A. The question comes from 1 Timothy 2:12: “But I suffer not a woman to teach, nor to usurp authority over the man, but to be in silence.” I have already touched upon this verse in “The Role of Women in the Church.” Nevertheless, this verse merits further discussion, especially because of the controversy surrounding the word that is translated “usurp authority.”
The context of the verse shows that Paul is giving instructions to Timothy about the meetings of the ekklēsia—the assemblies of God’s people. He starts the chapter by saying who should be prayed for, and he then specifies some kinds of people (civil rulers), and he explains why. I want to pick up the text of the chapter in more detail beginning in verse 8. I will do this in the style of a commentary. To save some verbiage cross-referencing the King James Version with translations of the Greek, I will simply start out with my own translation. You can, of course, follow along in the King James or any other version you like.
:8 “I determine [boulomai—a common word for determine or desire], therefore, that the males [tous andras—this contains the definite article “the” and uses the word for the male sex, not just humans in general. Paul is giving instructions for the males of the ekklēsia] pray in every place [en panti topō—that is, in all the meetings, everywhere], lifting up intrinsically pure [hosious—used by the Greeks to refer to that which the gods determined before time to be intrinsically pure as opposed to what later became pure by ritual. Paul’s intent probably is to point out that the hands need no ceremonial cleansing or washing to be lifted up in prayer. It is possible that Paul is thinking of the hands as a sort of heave offering or wave offering, intrinsically pure and therefore acceptable to God.] hands apart from [chōris—at a space from] wrath [orgēs—violent passion] and argumentation [dialogismou—lit. “dialog”; logical argumentation, disputation]”. In this verse, Paul is getting back to his original thought in verse 1 that prayers are to be made for all kinds of people, but he now explains that this should be done only by the males.
:9 “Likewise also [that is, this is also his determination] that the women arrange [kosmein] themselves in well-arranged [kosmiōi] dress (katastolēi—lit. “that which is let down” as a dress over the body), with downcast sight (aidous—it is a word that conveys shame with respectful timidity) and sound mind (sōphrosunēs—lit. “safe mind”; sober mind), not in braids (plegmasin—plaits) or golden ornaments (chrusōi—precious things of gold) or pearls or expensive clothing (himatismōi polutelei),”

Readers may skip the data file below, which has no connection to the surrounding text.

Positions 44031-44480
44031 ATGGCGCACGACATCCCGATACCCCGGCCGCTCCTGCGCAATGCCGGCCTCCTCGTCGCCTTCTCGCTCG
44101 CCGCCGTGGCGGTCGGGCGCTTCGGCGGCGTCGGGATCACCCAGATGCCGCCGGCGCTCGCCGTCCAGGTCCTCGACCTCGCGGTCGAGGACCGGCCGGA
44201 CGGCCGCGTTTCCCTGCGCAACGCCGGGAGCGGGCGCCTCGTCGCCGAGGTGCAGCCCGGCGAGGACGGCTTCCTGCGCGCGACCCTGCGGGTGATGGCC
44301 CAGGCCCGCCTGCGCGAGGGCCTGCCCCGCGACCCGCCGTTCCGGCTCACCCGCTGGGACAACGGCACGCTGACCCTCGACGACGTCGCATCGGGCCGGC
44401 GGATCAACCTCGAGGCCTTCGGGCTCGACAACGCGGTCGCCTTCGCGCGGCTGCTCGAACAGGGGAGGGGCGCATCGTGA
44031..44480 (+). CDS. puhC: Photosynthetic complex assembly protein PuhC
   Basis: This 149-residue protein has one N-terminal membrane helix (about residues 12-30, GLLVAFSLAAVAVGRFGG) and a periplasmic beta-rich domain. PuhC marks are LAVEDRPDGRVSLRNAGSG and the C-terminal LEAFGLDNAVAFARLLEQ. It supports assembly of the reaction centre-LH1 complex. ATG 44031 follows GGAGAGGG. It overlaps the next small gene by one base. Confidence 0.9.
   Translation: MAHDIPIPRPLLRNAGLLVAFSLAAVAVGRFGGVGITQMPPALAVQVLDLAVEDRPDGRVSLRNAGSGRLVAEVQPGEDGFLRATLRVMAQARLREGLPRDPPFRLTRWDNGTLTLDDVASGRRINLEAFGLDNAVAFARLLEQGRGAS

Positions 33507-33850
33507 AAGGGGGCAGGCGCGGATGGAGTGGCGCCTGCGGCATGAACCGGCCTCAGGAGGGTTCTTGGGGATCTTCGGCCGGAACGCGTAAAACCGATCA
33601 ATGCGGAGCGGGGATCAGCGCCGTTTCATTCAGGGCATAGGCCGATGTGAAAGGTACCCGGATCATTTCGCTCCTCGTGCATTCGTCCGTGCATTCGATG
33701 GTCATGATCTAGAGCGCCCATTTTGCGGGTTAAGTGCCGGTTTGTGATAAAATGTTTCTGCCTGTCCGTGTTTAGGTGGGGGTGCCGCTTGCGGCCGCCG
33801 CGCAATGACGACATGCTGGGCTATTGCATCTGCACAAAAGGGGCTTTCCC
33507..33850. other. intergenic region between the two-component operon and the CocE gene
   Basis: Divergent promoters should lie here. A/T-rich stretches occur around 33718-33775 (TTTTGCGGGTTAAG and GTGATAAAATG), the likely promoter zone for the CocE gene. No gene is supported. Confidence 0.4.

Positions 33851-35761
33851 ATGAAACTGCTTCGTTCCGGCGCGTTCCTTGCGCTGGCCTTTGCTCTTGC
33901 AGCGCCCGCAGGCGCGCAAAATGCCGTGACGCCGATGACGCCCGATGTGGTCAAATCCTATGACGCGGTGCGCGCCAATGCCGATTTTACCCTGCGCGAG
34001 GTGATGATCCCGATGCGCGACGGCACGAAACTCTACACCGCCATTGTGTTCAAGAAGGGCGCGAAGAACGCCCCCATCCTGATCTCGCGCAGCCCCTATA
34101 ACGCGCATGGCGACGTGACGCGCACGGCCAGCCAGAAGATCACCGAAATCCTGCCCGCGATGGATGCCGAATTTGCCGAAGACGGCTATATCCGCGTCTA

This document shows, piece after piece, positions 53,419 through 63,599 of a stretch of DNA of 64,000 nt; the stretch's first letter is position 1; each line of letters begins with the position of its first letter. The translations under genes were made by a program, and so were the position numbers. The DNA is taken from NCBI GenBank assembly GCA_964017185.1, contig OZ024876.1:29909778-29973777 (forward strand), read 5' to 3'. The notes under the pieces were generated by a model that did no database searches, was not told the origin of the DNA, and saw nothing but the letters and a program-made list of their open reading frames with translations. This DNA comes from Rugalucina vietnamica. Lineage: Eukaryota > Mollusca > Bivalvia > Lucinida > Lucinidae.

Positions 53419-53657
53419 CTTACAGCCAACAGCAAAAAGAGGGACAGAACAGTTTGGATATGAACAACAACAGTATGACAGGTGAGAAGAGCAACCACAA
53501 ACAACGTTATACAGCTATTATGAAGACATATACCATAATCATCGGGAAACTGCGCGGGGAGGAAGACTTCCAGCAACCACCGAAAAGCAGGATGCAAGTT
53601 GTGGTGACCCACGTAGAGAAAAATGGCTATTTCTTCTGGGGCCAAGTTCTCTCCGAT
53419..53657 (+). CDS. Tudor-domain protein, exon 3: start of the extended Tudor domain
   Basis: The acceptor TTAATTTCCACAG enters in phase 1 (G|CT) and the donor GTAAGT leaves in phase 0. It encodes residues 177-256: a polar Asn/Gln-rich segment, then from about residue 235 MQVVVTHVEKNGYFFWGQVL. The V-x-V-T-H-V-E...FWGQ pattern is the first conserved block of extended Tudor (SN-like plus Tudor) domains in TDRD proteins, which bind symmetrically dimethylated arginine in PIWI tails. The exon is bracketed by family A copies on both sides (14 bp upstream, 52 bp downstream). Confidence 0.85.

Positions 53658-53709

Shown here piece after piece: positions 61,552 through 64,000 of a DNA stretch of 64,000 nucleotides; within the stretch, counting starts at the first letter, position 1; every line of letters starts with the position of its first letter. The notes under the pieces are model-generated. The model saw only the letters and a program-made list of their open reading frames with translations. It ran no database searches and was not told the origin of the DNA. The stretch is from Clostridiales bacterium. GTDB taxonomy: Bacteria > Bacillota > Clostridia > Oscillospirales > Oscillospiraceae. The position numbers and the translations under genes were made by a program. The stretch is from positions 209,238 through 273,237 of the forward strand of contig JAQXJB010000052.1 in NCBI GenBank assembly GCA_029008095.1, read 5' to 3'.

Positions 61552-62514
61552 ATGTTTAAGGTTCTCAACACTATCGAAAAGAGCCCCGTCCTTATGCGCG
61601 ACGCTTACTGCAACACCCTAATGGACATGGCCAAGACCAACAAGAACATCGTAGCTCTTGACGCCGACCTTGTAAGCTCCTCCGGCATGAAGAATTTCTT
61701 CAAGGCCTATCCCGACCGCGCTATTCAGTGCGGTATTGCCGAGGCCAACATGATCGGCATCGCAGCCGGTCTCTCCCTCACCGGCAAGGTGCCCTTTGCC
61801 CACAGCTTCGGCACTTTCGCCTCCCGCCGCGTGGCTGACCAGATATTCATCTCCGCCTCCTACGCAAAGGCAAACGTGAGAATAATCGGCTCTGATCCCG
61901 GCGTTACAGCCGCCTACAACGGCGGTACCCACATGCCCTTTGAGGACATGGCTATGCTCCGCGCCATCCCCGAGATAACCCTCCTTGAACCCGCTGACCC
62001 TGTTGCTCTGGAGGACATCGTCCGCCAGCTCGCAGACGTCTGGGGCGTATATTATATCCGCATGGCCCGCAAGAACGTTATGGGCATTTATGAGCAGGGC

Although Paul, in the above verse, gives details about what women should not do, he does not detail about what is the proper arrangement of dress. He purposely leaves that detail out of this verse because the specifics of dress are to be culturally determined. We must not make the mistake, however, of thinking that Paul is always leaving things up to culture. When he gives details, they are to be followed. And always, the principles must be followed.
:10 “but (which is fitting [prepei—what is suitable] for women professing [epaggellomenais—the noun of this verb means that which is promised in an announcement. Therefore, “promising” or “professing.”] godliness [theosebeian—lit. “reverence for God” or “Godly worship”] through good works.” The women’s profession is through (di’) good works.
:11 “Let a woman learn in stillness [hēsuchiai—this is the word translated “peaceable” in v. 2 of the King James Version. In that context, it means undisturbed by persecution. In Greek literature, it is variously used for still, quiet, rest, silence, even enforced silence. It can be difficult to separate physical stillness from silence. Paul does not use the coarser word phimoō, “muzzle,” but it is used in the Bible for Sadducees (Matthew 22:34) and foolish men (1 Peter 2:15). In 1 Corinthians 14:34, he uses the more specific word, sigatōsan—be silent, be hushed, hold their peace—for women in the ekklēsia. Hēsouchia implies a silence and stillness that comes from inner tranquility. The women are to learn in stillness and silence, passively], in all [pasēi—this can also be translated here as “full”] subjection [hupotagēi—lit “arrangement under”; thus, subordination, submission]”
Because of the difficulty verse 12 can present, I am translating it very literally, even though this will sound a little awkward in English.
:12 “A woman [gunaiki—woman or wife], to be teaching [didaskein], I am not permitting [ouk epitrepō—lit. “revolve upon”; thus, “turn over” or “permit”], neither to be having authority [authentein—because the explanation here is so long, I have put it in the paragraphs that follows.] of a man [andros—man or husband], but to be in stillness [hēsuchiai—as in verse 11].”
The primary meaning of authentein in Greek literature is “to have full authority or power over.” It is also used of the author or perpetrator of something, and it is even used of a murderer. It can also mean to take in hand. It is used meaning “warranted” and “authentic.”